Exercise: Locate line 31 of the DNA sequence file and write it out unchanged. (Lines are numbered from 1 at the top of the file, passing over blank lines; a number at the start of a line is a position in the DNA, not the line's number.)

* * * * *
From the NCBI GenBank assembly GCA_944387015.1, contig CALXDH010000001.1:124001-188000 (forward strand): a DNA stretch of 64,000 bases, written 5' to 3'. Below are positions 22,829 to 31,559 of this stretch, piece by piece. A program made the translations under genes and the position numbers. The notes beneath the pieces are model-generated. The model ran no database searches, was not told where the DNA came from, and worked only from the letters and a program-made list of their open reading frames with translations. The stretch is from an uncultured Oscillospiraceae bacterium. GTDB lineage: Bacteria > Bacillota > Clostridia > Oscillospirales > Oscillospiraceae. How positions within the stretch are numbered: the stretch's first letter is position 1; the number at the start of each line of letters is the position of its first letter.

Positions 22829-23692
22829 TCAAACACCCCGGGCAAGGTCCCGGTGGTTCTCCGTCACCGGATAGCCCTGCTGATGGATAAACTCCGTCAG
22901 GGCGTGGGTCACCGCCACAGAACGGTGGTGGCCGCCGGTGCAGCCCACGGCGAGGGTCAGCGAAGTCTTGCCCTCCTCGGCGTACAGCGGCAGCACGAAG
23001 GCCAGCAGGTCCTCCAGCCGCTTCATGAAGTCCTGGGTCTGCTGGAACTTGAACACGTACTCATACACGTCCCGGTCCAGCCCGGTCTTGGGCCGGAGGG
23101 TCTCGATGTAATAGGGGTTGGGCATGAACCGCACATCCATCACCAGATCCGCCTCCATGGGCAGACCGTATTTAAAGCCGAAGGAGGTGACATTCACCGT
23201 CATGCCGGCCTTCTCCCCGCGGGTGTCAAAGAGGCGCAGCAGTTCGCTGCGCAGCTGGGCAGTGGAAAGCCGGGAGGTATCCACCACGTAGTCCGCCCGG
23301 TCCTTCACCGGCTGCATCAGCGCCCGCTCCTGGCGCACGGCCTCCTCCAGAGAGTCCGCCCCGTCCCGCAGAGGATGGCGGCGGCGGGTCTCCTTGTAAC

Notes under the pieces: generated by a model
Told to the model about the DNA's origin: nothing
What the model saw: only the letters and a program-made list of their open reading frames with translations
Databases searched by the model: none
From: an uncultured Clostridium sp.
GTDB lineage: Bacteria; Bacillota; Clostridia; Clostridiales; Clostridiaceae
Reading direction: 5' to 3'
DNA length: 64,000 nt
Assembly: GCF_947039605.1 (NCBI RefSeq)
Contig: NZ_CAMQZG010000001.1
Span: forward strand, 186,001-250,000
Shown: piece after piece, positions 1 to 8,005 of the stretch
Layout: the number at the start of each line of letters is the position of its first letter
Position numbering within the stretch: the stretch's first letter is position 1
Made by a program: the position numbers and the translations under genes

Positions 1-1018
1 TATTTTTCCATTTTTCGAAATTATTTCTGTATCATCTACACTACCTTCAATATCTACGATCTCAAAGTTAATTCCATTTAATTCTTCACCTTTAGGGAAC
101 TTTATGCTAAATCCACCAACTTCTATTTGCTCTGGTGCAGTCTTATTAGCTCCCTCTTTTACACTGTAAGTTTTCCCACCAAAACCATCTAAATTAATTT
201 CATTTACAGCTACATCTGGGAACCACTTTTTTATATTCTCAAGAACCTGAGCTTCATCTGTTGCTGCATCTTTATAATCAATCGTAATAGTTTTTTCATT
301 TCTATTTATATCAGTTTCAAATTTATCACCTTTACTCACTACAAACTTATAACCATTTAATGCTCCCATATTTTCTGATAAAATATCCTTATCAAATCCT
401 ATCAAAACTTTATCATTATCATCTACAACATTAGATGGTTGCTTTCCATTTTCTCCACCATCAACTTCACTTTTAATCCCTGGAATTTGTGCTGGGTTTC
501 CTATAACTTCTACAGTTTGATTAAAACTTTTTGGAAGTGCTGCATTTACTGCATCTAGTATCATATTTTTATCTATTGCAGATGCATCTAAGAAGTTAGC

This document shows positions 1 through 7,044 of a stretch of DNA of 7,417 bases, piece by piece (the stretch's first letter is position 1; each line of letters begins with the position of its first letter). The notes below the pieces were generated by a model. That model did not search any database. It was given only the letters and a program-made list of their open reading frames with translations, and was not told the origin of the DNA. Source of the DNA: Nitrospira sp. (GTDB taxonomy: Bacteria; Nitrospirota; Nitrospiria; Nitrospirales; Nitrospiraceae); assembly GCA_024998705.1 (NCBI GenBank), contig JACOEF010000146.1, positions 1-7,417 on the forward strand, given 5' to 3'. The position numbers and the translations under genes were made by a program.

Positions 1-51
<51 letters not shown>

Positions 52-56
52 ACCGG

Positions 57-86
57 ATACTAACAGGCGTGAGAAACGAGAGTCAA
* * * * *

This document shows positions 1 through 7,044 of a stretch of DNA of 7,417 bases, piece by piece (the stretch's first letter is position 1; each line of letters begins with the position of its first letter). The notes below the pieces were generated by a model. That model did not search any database. It was given only the letters and a program-made list of their open reading frames with translations, and was not told the origin of the DNA. Source of the DNA: Nitrospira sp. (GTDB taxonomy: Bacteria; Nitrospirota; Nitrospiria; Nitrospirales; Nitrospiraceae); assembly GCA_024998705.1 (NCBI GenBank), contig JACOEF010000146.1, positions 1-7,417 on the forward strand, given 5' to 3'. The position numbers and the translations under genes were made by a program.